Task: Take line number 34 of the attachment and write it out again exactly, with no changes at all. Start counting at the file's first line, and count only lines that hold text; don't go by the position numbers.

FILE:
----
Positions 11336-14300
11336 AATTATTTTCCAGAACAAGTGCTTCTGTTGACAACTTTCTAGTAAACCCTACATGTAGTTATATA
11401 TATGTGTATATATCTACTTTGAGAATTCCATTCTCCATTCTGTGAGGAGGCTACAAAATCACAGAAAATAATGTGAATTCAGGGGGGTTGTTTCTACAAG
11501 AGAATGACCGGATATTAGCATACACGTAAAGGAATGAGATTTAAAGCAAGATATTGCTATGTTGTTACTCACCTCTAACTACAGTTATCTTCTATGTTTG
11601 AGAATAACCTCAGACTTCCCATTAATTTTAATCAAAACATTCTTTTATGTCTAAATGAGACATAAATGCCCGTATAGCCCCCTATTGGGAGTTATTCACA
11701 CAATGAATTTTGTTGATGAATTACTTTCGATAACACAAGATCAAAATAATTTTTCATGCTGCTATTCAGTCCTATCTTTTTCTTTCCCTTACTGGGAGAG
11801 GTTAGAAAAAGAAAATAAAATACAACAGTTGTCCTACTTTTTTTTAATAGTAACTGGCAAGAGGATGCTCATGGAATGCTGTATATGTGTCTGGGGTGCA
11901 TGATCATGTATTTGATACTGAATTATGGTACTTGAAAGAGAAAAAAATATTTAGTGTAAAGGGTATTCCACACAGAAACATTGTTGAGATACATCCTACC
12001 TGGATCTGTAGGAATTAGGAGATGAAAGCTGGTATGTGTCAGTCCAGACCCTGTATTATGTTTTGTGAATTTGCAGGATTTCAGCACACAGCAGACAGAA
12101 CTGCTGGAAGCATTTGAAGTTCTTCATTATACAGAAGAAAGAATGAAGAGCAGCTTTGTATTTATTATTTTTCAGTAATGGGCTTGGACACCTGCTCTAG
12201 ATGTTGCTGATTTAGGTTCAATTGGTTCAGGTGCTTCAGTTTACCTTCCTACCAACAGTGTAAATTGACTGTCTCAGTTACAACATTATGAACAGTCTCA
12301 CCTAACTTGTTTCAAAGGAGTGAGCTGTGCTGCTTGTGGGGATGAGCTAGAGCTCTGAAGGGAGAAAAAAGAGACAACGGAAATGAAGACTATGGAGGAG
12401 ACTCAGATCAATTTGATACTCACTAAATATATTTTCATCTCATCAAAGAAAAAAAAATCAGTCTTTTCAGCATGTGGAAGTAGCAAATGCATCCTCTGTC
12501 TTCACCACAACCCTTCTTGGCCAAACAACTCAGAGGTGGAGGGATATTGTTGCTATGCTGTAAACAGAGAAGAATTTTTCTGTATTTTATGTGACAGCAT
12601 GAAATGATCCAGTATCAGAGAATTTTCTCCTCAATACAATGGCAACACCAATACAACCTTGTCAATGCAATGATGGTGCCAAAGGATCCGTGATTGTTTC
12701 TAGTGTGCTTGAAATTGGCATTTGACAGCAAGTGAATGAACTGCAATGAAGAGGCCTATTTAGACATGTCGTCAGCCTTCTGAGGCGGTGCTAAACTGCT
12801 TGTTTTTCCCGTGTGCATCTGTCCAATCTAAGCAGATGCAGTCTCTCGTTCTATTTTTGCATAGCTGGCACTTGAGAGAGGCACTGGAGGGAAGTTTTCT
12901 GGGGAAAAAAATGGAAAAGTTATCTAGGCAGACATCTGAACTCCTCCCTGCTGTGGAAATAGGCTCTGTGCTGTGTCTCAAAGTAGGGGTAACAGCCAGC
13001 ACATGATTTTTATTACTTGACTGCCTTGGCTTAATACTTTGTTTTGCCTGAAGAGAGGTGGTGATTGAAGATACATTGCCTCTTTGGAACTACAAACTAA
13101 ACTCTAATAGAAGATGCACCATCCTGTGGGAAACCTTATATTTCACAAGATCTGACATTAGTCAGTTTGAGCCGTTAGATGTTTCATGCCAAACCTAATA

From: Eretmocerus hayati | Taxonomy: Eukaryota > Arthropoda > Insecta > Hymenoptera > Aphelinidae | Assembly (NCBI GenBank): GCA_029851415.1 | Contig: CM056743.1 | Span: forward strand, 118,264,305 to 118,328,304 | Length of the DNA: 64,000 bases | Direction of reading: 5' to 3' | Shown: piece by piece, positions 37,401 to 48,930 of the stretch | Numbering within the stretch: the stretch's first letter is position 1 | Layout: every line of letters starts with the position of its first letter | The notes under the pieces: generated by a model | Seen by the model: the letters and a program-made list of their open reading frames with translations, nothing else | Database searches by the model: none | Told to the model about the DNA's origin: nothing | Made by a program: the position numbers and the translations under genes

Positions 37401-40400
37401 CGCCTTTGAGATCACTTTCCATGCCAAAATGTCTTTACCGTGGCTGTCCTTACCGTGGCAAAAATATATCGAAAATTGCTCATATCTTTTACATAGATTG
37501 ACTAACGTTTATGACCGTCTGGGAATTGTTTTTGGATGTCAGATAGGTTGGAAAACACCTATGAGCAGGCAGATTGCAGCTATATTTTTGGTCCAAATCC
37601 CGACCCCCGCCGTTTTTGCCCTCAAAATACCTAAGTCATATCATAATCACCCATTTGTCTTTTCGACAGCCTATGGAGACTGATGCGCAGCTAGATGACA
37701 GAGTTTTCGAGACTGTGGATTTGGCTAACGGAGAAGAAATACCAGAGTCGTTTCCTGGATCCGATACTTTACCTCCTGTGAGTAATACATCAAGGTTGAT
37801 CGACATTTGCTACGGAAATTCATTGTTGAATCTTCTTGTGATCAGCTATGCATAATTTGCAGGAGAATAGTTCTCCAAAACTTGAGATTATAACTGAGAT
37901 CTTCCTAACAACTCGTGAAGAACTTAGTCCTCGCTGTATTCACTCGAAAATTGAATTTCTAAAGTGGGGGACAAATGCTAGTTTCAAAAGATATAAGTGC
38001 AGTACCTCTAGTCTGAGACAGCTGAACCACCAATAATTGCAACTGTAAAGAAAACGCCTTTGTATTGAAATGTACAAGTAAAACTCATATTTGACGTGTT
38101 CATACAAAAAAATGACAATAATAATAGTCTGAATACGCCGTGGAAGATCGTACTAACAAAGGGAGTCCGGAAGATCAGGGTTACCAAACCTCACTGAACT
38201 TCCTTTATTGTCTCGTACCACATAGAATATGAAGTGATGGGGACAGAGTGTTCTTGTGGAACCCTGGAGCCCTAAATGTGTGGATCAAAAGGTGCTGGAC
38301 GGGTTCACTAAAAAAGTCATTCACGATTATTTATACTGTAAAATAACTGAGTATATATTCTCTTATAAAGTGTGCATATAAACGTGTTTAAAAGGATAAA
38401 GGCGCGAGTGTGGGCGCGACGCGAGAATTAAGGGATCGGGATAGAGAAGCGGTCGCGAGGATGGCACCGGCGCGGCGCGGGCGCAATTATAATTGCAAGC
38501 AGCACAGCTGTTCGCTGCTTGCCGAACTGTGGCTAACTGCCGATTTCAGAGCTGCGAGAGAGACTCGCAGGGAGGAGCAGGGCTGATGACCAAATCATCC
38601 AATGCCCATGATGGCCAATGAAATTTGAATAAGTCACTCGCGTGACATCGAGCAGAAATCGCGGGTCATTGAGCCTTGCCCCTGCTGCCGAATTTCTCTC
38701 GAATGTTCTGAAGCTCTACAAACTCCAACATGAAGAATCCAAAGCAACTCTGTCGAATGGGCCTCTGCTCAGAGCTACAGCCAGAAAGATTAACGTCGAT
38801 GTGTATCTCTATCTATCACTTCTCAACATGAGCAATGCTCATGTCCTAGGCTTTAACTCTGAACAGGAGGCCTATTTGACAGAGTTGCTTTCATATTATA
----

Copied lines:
38501 AGCACAGCTGTTCGCTGCTTGCCGAACTGTGGCTAACTGCCGATTTCAGAGCTGCGAGAGAGACTCGCAGGGAGGAGCAGGGCTGATGACCAAATCATCC